Calling a spade
Business World, 15 May 2013


Random Thought Number One: The blazing finish of Grace Poe Llamanzares in the senatorial race caught a lot of people by surprise (a pleasant one, at least for me). But, as it turns out, it shouldn’t have, if we had but looked more closely at the results of the periodic surveys being carried out in the run-up to the elections.

Take the Pulse Asia (PA) surveys. In its first senatorial preference survey conducted between Nov. 23-29, 2012,the results showed that only 69% of the voter-respondents were aware of her, with 24.7% saying that they would vote for her. Her rank among the 32 “senatoriables” was 14-18. Compare that, say, with Loren Legarda who had 94% of the respondents aware of her, 69.3% voting for her, and therefore with a ranking of 1-2 (Chiz Escudero’s stats were 92%, 74.1% and 1-2 respectively).

After two months, PA’s January 19-30, 2013 survey showed Poe’s awareness rating going up to 81%, a “voting for” rating rising to 31.4%, and a ranking moving up to 13-16. At that point, both Loren and Chiz were still sharing the 1-2 ranking, but while their awareness ratings had increased (to 97% and 96% respectively), the percentage of respondents who said that they would vote for them fell to 58.0% and 54.3% respectively.

By the time of the PA’s February (24-28) survey, Grace’s awareness rating had shot up to 92%, with an approval rating also shooting up to 42.1%, and her place in the rankings improving to 4-10. The March (16-20) survey showed her keeping her position steady.

By the time the April (20-22) survey came along, Poe’s awareness rating was up to 95%, with 42.4% voting for her. Her ranking showed that she was already between 3rd and 4th place.

PA conducted its last senatorial preferences survey on May 10-11, or two days before the election. And it showed that the percentage of respondents who would vote for her had shot up by another seven percentage points (49.9%). If the elections were held then, she could have gotten the number 2 spot already (2-7), running neck and neck with Alan Cayetano.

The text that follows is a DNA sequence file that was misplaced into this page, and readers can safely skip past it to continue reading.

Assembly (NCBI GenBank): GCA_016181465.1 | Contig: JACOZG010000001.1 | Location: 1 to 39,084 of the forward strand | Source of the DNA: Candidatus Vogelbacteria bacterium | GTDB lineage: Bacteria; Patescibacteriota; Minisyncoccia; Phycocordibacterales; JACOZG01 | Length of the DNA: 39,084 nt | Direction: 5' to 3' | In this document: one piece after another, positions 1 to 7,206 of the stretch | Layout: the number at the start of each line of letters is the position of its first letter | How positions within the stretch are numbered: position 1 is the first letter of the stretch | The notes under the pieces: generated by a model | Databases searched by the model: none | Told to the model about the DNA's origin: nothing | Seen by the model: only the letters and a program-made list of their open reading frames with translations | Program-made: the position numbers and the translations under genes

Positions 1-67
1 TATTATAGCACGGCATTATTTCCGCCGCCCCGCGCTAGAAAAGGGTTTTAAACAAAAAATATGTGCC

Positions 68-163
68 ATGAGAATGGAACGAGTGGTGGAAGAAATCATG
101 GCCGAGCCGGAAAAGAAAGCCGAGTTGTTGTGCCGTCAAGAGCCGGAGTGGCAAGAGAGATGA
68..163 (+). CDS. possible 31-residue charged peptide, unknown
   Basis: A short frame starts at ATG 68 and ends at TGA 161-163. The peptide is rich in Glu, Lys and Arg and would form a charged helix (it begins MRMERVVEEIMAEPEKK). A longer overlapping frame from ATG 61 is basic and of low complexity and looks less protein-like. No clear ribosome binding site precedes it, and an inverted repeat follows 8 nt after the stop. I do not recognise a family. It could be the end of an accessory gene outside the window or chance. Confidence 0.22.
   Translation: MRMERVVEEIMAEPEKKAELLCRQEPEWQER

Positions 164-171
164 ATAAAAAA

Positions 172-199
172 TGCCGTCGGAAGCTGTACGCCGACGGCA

Look at how her pace was picking up all the time. If we were watching a horse race, the Poe horse, which started out somewhere in the middle or the close to the end of the pack, would be seen steadily picking up its pace and overtaking everyone else one by one. And we would have been lustily cheering it on. The problem was that we weren’t witnessing a horse race, we were being bombarded with numbers, with either no time or inclination to analyze them. It was happening right under our noses, though.

Anyway, my warmest congratulations to Grace Poe. She impressed me when she guested with me some time ago. And she definitely passed the MGG Scorecard benchmarking exercise. Unfortunately, she was the only one of my senatorial candidates (all having gone through the Scorecard) who made it. But what a glorious finish.

Am I depressed? No. Because the Scorecard was launched for the 2013 elections only in mid-April, so there was really no time for it to catch on. But there is every hope that by 2016, many, many more voters will adopt the scorecard to evaluate the candidates for public servants that will be presenting themselves, and not be impressed by the flood of political ads and gimmickry that assault their eyes and ears.